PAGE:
I’m usually fairly cynical about ‘awareness’ weeks or days. What does ‘awareness’ really mean? It’s up there with ‘advocacy’ in terms of woolliness. And what does it achieve? How does bombarding people’s social media for a short period of time really make a difference to the status quo?
Often such campaigns are earnest and smack of ‘do-goodery’. Which is fine. I have no problem with people wanting to make a positive difference (I’m one of them). But for some reason I seem to have a problem with drawing attention to it. Why? Maybe it’s because I see what other people see when they look at me – a crusader for diabetes care. Sounds a bit cringe-worthy, doesn’t it?
Or perhaps it’s the restrained ‘niceness’ of it all: that C of E-ish quality that comes across as a little bit superficial, somewhat fixed, and lacking in warmth and genuine depth. Cynical, I know. But we can’t all be perfect. Call it the moral equivalent of taking too little insulin.
Sometimes my gloomy prescience was proved right: Philip Schofield on ITV’s Loose Women did a good job of ‘raising awareness’ of diabetes, but also ended up rather belittling hypos. He said his mum would often behave strangely if she was having one, and gave the example of her bursting into applause at the theatre – mid-performance, causing him excruciating embarrassment. Sure, that could happen I suppose – it rang true-ish. But what of people collapsing and going into a coma (possibly while driving) when they’ve had too much insulin? Or the nightmare of living with lost hypo awareness? What of the long-term damage caused by hypos over the years? Perhaps that’s a bit much to ask of PipScho on day-time telly, but I still think he could’ve done better than make it seem hypos were one of life’s little eccentricities.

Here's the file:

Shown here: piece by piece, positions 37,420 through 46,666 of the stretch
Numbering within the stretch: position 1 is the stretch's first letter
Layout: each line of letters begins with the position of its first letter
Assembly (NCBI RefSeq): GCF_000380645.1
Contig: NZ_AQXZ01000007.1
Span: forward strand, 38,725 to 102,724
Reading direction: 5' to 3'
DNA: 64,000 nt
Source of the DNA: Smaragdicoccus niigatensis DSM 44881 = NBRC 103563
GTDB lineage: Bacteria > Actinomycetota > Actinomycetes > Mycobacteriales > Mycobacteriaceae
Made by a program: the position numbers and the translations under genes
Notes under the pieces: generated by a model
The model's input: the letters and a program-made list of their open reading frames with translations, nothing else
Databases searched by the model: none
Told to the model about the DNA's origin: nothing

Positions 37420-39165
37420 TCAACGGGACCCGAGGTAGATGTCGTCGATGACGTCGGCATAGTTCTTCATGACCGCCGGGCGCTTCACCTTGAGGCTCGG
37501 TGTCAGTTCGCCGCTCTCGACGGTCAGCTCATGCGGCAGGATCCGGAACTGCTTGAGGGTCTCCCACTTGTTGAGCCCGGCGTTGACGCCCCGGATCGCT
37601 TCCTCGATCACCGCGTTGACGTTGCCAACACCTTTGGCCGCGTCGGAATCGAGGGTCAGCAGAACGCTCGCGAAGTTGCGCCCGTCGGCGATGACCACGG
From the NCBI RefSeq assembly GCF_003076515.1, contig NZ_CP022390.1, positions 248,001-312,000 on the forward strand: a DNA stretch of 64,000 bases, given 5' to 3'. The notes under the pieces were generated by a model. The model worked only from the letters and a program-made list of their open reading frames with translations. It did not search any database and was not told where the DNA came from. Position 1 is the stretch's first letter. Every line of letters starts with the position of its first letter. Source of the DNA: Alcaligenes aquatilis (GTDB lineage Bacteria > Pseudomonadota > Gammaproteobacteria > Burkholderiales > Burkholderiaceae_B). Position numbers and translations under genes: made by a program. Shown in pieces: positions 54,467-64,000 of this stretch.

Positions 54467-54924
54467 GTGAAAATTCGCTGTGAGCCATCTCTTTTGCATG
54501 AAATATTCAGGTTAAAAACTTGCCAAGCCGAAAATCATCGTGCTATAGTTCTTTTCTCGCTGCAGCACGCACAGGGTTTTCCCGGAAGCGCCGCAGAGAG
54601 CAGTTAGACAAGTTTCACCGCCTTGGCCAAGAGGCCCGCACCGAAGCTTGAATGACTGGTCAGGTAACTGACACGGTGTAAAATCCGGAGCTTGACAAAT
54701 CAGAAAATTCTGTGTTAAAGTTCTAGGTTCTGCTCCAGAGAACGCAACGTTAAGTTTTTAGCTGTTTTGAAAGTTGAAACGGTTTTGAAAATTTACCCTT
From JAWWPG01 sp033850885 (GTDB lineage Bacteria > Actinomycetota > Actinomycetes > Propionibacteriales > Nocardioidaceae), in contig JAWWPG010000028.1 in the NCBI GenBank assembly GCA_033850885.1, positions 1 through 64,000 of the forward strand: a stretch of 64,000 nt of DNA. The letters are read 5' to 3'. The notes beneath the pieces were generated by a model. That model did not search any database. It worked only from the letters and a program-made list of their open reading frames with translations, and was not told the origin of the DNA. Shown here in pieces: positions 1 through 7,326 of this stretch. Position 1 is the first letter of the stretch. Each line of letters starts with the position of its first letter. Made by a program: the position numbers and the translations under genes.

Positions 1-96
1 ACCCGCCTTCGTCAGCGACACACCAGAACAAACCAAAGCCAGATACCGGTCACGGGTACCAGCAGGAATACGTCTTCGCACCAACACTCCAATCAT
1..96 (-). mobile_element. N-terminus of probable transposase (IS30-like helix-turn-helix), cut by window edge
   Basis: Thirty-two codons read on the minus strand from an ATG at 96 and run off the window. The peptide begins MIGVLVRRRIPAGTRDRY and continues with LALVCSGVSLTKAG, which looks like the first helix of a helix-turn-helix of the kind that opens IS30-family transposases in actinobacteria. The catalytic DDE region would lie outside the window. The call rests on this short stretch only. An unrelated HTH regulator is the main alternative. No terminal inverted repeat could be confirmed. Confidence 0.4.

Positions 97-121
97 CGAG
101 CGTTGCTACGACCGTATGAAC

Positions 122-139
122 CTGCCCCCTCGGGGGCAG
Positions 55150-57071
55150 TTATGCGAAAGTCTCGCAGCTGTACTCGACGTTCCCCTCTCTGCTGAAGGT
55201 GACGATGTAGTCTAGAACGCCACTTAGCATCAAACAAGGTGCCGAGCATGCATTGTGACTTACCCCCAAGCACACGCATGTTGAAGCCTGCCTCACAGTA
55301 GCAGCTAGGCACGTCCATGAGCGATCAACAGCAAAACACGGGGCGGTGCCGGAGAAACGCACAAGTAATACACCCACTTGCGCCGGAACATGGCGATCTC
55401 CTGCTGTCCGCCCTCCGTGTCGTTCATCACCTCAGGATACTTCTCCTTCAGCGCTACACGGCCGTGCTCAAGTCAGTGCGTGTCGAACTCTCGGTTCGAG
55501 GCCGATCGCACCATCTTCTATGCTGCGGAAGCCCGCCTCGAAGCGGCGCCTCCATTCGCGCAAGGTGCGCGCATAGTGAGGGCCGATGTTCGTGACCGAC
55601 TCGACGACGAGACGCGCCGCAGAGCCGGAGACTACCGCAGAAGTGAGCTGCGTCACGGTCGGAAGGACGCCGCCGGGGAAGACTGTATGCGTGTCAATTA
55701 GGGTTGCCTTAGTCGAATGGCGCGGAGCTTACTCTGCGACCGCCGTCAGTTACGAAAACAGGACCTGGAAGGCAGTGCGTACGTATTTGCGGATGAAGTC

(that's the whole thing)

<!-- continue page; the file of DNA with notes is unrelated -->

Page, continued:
But this time, mostly, diabetes week felt different. I felt involved. And it wasn’t just because I was able to sell people the Small-in-one from a re-vamped site. It began late on Sunday night when on Twitter I encouraged someone who was finding their diabetes tough to keep going. Then getting in touch with people throughout the week on social media, I saw lots of great articles pop up on advances in diabetes, the problems people face day-to-day, and the issues healthcare has with keeping up with the ever-growing numbers of diabetics. And on top of all that I got to interview candidates for roles with NHS England as a patient rep. Not only was that fairly empowering in itself, but the role was for NHS Vanguard organisations: experimental sites where GPs, hospitals, other healthcare providers and community groups are looking to ‘join up’ interventions to make a lasting difference to people’s health.
I’m sure all of this feeling of ‘doing good’ by making a ‘tangible difference’ will melt away soon (don’t worry dear reader, normal service will resume). But for now, I’m glad we had diabetes week. I just wonder if they could make it longer next time?